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Here's an article I wrote for a beginer's astronomy magazine. I might make up a section about amateur astronomy but until then, this is it:
Space and astronomy have fascinated me since I was a child. My older brother used to amaze me with his knowledge of the night sky. He could actually tell the difference between a star and a planet just by looking at them without a telescope (I eventually learned this trick myself – planets don’t twinkle).
Astronomy has mostly taken a back seat in my life although I would occasionally watch for satellites or the space shuttle from my back yard. Once, I proved to myself that you can see some of Jupiter’s moons with a pair of binoculars. Another time I struggled with a cheap department store telescope at a friend’s house. I was pretty sure Saturn was up and when I pointed to the neglected scope in the corner and asked if we could try it, he said, “be my guest – have fun”.
Well, it was fun, sort of. Locating Saturn with my naked eye turned out to be less than half of the battle. Getting it in to view with the telescope was extremely difficult. Once I finally got that bright object into view in the eyepiece it was time to focus, which presented a new problem. Unfortunately, focusing required touching the telescope. This delicate touch moved the rickety scope so much that my target would quickly leave my sight again. After about 20 minutes I finally got it focused and in view. What beautiful rings, what a spectacular sight! But soon, the rotation of the Earth took my view away from me with astonishing quickness. Gracefully following my target with this cheap telescope was not going to happen.
My reward for wrestling with that “less than ideal” telescope for an hour was about five minutes of gazing at Saturn. One hour of work for five minutes of fleeting views. That’s not a good ratio, but it was worth it because for my first time I was seeing one of the most incredible views one can see. The transformation of a point-of-light in to a beautiful ringed planet is spectacular. I enjoyed it but the work and frustration kept me from being hooked.
I decided that most of my troubles with that scope were not my fault but due to the poor quality and upkeep of the instrument. I certainly didn’t want to think that all telescopes are that difficult to use!
That was years ago. Recently I came down with new, stronger case of “telescope fever”. A stray scientific gadget catalog at the office rekindled my desires to see the heavens up close. I decided to do some research on the Internet. I wanted a telescope and I wanted a better one than I had previous experience with.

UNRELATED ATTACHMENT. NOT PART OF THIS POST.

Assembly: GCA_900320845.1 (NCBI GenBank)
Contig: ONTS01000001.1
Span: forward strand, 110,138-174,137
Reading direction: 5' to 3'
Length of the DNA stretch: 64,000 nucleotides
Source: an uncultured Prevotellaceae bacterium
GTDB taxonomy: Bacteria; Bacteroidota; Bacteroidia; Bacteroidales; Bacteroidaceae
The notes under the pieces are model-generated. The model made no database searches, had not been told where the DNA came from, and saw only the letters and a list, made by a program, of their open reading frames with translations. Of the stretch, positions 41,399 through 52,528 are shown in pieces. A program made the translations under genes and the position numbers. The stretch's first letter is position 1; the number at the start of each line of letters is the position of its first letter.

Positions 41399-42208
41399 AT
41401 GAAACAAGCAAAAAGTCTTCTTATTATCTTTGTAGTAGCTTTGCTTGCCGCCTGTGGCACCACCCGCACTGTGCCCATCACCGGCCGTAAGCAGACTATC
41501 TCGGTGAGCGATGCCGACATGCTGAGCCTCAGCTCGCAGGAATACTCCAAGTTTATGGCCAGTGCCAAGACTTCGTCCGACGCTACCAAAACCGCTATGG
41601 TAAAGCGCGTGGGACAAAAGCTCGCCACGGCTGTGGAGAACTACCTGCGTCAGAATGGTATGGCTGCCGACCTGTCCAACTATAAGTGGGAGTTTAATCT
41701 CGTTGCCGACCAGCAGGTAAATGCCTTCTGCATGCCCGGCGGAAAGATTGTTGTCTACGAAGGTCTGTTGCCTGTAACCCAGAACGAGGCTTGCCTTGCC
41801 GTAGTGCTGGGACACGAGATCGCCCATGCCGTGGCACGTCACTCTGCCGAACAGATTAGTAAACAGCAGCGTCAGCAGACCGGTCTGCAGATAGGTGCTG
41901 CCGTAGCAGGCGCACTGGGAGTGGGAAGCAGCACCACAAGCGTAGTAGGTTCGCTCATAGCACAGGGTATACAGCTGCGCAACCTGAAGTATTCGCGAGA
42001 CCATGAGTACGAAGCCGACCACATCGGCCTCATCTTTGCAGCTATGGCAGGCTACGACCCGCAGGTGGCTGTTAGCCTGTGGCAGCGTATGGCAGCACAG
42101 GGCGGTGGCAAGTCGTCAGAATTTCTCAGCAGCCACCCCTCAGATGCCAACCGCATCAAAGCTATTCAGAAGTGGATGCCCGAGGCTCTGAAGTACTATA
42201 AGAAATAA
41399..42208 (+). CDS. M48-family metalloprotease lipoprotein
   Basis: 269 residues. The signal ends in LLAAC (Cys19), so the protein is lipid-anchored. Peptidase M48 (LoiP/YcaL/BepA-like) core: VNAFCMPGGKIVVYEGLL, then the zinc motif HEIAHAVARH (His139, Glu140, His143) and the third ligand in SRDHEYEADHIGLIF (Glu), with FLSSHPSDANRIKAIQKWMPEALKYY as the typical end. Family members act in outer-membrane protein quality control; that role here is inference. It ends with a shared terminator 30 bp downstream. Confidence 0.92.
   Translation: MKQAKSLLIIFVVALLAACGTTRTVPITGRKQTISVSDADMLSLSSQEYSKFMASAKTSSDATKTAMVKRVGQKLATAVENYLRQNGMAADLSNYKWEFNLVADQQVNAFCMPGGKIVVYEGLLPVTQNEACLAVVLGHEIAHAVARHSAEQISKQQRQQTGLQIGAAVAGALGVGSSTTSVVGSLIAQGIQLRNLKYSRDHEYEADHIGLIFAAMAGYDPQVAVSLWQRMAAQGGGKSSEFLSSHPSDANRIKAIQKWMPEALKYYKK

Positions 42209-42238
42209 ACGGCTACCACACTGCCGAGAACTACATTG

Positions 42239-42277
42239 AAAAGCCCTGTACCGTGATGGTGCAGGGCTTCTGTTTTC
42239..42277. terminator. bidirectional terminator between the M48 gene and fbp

A first-time telescope buyer has a confusing amount of choices. Different types of scopes have strengths and weaknesses and the prices range from under $100 to over $5,000. I wanted my fist scope to cost between $150 and $500, preferably closer to the lower figure.
Of course I wanted a computerized “go to” scope. I love gadgets and I thought it would be fun to have a little computer to help me find interesting sky objects and point the scope automatically. There are several fairly affordable options here but I did not settle for one of these models. According to my hasty research, the “affordable” computerized scopes tend to be small and of questionable quality. I didn’t want to make a mistake with my fist telescope or with my money. I knew that I wanted something that would not be too limiting or frustrating. Good quality optics and enough light-gathering aperture to see some deep space objects was essential.
I also knew that the base, or mount is very important in choosing a telescope. My experience with my friend’s department store telescope taught me this valuable lesson. That scope was so shaky, just touching it would send whatever you were looking at to fly out of view.
The internet provided more information than I could easily absorb. My quest for the best “bang for the buck” was a little bewildering at first. Fortunately, a pattern started to emerge. There seemed to be a respected type of telescope and mount combination that would suit my needs and pocketbook: A Newtonian reflector on a Dobsonian mount, also referred to simply as a “dob”.